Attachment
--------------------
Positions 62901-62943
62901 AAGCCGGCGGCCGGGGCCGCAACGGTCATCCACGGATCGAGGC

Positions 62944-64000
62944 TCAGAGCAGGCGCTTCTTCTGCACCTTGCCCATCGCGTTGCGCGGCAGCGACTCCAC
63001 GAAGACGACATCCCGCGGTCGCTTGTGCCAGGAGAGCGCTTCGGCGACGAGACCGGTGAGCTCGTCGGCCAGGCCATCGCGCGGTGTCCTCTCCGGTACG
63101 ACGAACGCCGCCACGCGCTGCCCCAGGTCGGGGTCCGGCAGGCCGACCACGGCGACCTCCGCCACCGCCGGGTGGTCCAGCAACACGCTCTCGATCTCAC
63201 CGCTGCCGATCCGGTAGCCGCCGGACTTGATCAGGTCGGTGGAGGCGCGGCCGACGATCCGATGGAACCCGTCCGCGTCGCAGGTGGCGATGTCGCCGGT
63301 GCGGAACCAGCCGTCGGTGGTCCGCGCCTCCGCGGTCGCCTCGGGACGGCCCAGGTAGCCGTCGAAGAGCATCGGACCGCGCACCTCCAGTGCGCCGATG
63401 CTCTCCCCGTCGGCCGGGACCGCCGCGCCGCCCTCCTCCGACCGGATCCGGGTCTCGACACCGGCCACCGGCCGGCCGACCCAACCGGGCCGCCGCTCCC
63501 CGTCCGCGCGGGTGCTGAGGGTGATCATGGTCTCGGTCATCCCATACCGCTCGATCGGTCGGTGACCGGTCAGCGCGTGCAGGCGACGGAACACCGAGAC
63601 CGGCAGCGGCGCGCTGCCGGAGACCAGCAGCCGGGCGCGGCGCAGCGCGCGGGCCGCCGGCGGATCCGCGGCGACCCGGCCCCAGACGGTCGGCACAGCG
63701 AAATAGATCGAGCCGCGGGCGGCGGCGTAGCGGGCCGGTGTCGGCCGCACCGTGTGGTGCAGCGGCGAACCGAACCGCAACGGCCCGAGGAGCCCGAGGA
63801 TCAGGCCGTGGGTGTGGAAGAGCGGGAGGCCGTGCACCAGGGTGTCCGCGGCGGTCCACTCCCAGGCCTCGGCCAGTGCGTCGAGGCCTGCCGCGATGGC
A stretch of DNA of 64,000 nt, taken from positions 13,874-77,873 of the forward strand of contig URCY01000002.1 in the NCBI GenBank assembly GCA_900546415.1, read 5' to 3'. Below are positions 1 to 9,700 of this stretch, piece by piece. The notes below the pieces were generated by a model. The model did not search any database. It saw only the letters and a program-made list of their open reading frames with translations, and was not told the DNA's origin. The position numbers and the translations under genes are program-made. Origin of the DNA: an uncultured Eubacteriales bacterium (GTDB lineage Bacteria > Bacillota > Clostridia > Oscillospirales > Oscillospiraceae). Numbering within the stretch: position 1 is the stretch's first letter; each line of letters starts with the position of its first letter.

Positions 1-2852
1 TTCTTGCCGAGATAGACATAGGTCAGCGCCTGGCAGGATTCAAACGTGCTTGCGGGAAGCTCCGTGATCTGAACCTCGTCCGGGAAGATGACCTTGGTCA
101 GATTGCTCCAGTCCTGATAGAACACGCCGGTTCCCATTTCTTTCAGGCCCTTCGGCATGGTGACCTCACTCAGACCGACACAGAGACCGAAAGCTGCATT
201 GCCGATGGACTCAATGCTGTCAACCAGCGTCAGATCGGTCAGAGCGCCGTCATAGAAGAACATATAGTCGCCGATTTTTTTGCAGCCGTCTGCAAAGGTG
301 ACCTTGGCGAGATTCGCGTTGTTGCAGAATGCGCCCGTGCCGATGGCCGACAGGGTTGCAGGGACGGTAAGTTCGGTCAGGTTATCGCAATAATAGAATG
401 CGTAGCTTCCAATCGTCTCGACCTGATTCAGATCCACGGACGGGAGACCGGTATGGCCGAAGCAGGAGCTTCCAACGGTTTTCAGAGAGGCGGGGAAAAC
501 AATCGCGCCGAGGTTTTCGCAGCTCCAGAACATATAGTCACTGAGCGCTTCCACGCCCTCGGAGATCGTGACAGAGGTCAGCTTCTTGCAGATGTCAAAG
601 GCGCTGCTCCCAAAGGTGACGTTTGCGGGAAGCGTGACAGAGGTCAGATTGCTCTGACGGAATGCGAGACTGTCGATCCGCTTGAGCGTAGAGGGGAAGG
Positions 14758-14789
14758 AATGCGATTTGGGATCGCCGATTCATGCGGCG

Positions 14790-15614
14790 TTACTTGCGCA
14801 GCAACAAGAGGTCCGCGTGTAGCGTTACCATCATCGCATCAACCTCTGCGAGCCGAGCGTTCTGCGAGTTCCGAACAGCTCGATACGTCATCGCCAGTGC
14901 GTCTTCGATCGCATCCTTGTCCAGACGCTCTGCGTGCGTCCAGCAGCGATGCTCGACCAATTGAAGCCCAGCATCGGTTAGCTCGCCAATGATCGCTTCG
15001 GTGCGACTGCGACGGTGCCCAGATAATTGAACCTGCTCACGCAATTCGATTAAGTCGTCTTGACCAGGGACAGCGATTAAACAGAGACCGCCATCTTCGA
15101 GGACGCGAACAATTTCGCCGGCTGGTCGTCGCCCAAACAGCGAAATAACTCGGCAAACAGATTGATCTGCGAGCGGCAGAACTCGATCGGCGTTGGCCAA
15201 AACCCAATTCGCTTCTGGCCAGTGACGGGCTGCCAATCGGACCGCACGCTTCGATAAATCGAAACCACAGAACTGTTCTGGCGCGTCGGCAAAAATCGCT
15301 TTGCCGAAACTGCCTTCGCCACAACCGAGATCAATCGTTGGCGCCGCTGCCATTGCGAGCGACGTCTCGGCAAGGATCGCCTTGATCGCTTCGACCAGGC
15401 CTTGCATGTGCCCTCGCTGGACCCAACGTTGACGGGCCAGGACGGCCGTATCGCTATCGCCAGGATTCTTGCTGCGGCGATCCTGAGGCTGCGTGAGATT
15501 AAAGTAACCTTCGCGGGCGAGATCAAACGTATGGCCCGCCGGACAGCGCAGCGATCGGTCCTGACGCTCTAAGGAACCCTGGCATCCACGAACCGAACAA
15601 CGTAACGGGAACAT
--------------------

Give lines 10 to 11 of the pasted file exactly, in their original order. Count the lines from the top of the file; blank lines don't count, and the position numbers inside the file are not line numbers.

63501 CGTCCGCGCGGGTGCTGAGGGTGATCATGGTCTCGGTCATCCCATACCGCTCGATCGGTCGGTGACCGGTCAGCGCGTGCAGGCGACGGAACACCGAGAC
63601 CGGCAGCGGCGCGCTGCCGGAGACCAGCAGCCGGGCGCGGCGCAGCGCGCGGGCCGCCGGCGGATCCGCGGCGACCCGGCCCCAGACGGTCGGCACAGCG